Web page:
Squats Vs Deadlifts – The BEST Lift 2

Squats Vs Deadlifts – The Best Lift 3

Happy Lifting!

The Squat Vs The Leg Press

Traditional Vs Sumo Deadlift

The Pull Up Vs The Pulldown

The Bench Press Vs The Dumbbell Fly

The Standing Vs Seated Overhead Press

tumblr_mvmsa6JhAe1rup8ivo1_500Crunches Vs Planks: The Best Exercise For Ripped Abs

The Deadlift Vs The Pull Up Vs The Barbell Row

EZ Curl Bar And Preacher Curls Vs Barbell And Dumbbell Curls

Compound Vs Isolation Movements

Free Weights Vs Machines

Dips Vs Bench Press: The Best Chest Building Exercise

The Romanian Vs Stiff Leg Deadlift

Whey Vs Casein

Dips Vs Close Grip Bench Press Vs Skullcrushers

Bench Press Vs Pull-Ups Vs Shoulder Press – The Best Upper Body Lift

This article was written and researched by Matt Taylor

All the information contained within these World Wide Web Pages is Copyright LifestyleandStrength.com

17 comments for “Squats Vs Deadlifts – The BEST Lift

  1. gzu
    January 5, 2016 at 7:26 pm

    “In this day and age where misogyny and sexism is (hopefully) becoming a thing of the past”

    Stopped reading here.

    • Lifestyle and Strength
      January 10, 2016 at 5:43 pm

      Thank you so much for commenting. I feel like my life has changed for the better because of your mind blowing, umm, things that you said. Fucking fuck face…

      • Vanitas
        February 27, 2016 at 9:47 pm

        Do they really have to salt political correctness into everything?

        • Matt Taylor
          March 1, 2016 at 1:21 pm

          I’m not even sure I know what’s going on in this comment thread anymore so I 100% agree/disagree with you…

    • john
      March 1, 2016 at 10:55 am

      exactly what I did, too.

      • Matt Taylor
        March 1, 2016 at 1:16 pm

        Whatever makes you feel better about yourself…

    • Skinny
      February 7, 2017 at 4:53 pm

      Says more about you than the person writing the article

  2. June 11, 2014 at 3:09 pm

    Great article, Matt! Because of old injuries, Teri isn’t able to do squats, but by combining bench squats with deadlifts we’ve been able to keep her legs strong and limber. There’s always alternative methodologies to garner the benefits of squats and deads. Looking forward to the next installment!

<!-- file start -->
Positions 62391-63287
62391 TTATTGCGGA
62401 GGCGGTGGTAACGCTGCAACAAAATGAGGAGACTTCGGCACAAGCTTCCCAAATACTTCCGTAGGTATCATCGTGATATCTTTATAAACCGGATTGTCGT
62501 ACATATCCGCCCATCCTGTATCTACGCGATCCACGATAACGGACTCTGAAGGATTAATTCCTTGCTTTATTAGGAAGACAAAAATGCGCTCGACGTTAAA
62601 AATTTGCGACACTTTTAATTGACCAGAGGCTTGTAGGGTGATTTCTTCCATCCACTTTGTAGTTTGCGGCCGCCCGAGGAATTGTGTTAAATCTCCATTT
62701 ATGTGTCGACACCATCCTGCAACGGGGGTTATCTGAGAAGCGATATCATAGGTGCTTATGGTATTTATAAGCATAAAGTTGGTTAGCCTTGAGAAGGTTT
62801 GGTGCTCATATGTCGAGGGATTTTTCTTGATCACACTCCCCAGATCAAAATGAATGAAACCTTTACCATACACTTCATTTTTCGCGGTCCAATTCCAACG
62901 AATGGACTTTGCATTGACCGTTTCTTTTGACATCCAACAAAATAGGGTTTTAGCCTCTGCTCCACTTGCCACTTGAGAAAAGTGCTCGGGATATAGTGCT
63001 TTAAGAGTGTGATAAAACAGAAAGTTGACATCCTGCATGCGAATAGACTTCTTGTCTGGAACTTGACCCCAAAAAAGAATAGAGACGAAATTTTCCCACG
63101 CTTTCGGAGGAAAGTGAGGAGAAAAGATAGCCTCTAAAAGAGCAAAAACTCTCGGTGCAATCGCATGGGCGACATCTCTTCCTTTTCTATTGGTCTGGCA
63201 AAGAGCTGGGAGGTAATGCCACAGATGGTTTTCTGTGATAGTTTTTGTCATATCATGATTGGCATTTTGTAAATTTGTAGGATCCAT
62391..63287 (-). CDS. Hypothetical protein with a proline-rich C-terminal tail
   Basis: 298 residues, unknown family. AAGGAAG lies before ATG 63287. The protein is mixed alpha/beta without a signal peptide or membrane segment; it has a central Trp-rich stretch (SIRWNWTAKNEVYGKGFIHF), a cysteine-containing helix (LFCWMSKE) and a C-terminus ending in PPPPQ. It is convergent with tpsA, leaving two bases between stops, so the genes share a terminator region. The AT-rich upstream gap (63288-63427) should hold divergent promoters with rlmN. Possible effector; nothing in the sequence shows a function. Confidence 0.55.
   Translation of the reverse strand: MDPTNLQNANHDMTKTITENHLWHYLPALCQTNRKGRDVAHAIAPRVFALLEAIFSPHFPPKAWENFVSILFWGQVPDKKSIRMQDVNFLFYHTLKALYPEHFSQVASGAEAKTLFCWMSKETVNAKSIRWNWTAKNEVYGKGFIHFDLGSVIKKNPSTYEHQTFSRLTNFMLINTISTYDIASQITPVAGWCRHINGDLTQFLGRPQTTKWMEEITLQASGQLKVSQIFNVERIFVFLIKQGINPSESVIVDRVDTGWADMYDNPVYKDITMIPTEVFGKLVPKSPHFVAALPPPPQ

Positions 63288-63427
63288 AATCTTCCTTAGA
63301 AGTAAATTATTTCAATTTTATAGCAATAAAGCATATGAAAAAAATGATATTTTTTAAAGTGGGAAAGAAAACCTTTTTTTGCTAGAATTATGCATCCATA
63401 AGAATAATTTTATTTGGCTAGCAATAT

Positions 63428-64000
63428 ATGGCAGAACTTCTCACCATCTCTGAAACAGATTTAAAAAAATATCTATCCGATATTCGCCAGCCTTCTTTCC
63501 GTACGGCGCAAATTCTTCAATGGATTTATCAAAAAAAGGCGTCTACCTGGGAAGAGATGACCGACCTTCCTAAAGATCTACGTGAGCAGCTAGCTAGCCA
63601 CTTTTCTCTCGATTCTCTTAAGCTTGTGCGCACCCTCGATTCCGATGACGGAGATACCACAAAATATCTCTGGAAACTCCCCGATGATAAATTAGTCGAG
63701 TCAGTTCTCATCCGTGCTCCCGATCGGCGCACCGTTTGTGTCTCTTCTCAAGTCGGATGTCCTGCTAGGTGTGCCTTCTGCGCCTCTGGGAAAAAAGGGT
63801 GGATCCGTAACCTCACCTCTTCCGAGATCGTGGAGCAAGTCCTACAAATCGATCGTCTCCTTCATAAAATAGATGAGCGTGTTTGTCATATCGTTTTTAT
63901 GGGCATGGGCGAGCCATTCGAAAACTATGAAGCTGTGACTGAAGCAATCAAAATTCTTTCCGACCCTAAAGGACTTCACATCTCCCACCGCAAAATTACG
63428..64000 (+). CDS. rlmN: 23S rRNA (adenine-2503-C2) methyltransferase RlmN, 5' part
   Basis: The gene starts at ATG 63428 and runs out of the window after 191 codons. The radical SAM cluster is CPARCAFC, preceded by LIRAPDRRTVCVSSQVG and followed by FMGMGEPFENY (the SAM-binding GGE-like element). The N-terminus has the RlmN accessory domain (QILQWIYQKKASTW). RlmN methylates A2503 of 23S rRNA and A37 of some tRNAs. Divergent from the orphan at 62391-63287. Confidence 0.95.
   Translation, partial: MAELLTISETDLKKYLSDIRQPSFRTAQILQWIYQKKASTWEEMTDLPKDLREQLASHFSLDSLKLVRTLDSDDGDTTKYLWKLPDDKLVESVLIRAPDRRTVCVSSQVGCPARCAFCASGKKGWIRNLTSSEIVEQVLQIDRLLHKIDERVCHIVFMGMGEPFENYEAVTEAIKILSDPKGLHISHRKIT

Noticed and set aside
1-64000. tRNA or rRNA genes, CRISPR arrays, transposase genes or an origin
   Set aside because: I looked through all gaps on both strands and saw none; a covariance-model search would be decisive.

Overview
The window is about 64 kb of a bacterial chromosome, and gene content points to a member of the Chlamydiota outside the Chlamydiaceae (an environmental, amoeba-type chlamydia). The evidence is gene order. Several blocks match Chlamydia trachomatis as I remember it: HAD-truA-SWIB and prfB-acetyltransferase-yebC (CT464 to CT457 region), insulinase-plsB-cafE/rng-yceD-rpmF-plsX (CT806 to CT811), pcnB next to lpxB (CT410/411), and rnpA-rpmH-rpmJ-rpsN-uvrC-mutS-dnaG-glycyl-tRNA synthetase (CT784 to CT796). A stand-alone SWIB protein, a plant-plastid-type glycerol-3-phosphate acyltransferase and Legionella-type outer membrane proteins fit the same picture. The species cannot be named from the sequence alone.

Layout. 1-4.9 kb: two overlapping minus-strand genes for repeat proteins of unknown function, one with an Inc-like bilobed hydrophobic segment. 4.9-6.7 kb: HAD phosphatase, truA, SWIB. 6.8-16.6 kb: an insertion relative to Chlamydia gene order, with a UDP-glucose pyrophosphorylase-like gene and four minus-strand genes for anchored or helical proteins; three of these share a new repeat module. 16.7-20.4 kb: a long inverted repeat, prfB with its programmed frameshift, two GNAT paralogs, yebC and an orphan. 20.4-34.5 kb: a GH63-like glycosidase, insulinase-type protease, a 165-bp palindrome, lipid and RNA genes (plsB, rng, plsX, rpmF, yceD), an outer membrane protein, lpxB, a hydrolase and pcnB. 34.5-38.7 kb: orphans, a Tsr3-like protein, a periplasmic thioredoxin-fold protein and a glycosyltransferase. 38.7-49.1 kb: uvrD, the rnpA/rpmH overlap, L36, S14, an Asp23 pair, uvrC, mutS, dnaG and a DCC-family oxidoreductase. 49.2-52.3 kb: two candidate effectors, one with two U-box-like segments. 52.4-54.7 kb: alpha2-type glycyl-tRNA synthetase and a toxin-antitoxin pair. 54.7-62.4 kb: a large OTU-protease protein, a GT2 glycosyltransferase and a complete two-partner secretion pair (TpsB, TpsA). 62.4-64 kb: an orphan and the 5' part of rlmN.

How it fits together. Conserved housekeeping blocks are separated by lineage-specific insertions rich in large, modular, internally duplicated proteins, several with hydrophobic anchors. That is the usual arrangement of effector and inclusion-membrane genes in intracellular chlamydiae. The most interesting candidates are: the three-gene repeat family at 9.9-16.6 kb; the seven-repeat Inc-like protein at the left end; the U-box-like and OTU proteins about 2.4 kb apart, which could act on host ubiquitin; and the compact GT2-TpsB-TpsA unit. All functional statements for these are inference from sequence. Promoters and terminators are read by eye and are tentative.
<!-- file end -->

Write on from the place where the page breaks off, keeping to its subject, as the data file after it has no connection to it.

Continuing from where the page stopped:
• Matt Taylor
      June 11, 2014 at 3:41 pm

      There is always a way around any physical limitation or imbalance/injury even though it may take longer than you’d like to get where you’re going.

  3. June 11, 2014 at 2:33 pm

    “Why not both?”
    *taco commercial music*

    • Matt Taylor
      June 11, 2014 at 3:42 pm

      Of course that’s what most of us do but it makes for a boring read…

  4. John
    June 11, 2014 at 1:21 pm

    What do you think about dead lifts using a trap bar? From my experience that is more of a cross between the squat and traditional dead lift and I liked it better than either, largely it was a comfort thing for me I think. This reminds me I need to get back to doing them again. Thanks!

    • Matt Taylor
      June 11, 2014 at 1:29 pm

      I think if they work for you then they are a good idea. Like you said they aren’t a true deadlift and not quite a squat. You could try them standing on a step or box depending on what your gym has to emphasize the squatting portion. You may also really like snatch grip deadlifts. When done standing on a box so the bar just clears your toes you get a squat combined with a deadlift even more so.

  5. June 9, 2014 at 9:51 pm

    You described some good detail on positives and negatives in the debate of Squat vrs Dead Lift, However, as a Sports Medicine Chiropractor, you fail to illuminate, that both of those exercise involve Axial load to the Lumbar spine. A Smith Machine, Hack machine offer good load to Quad, Glut and Ham, without the axial compression of Sqat or deadlift. Seated motions have far less mechanical repercussions in the long term. I know from experience, as I have had a hip replacement and Spinal Decompression Surgery In the last few years, and axial load over time will cause wear and Tear.

    • Matt Taylor
      June 10, 2014 at 5:49 am

      If a proper loading progression is followed then the stability muscles will strengthen and take the load off of the spine. You can argue that any free weight or machine exercises for that matter place tremendous compressive stresses on joints and therefor will lead to injury. If the form is good and the progression is moderate then there is no risk of injury.

  6. Anonymous
    June 9, 2014 at 2:19 pm

    Seems like deads are a better full body exercise but squats maybe are a better leg exercise.

    • Matt Taylor
      June 10, 2014 at 5:51 am

      You could make that arguement but it’s too early to declare anything. Tune in tomorrow for part 2.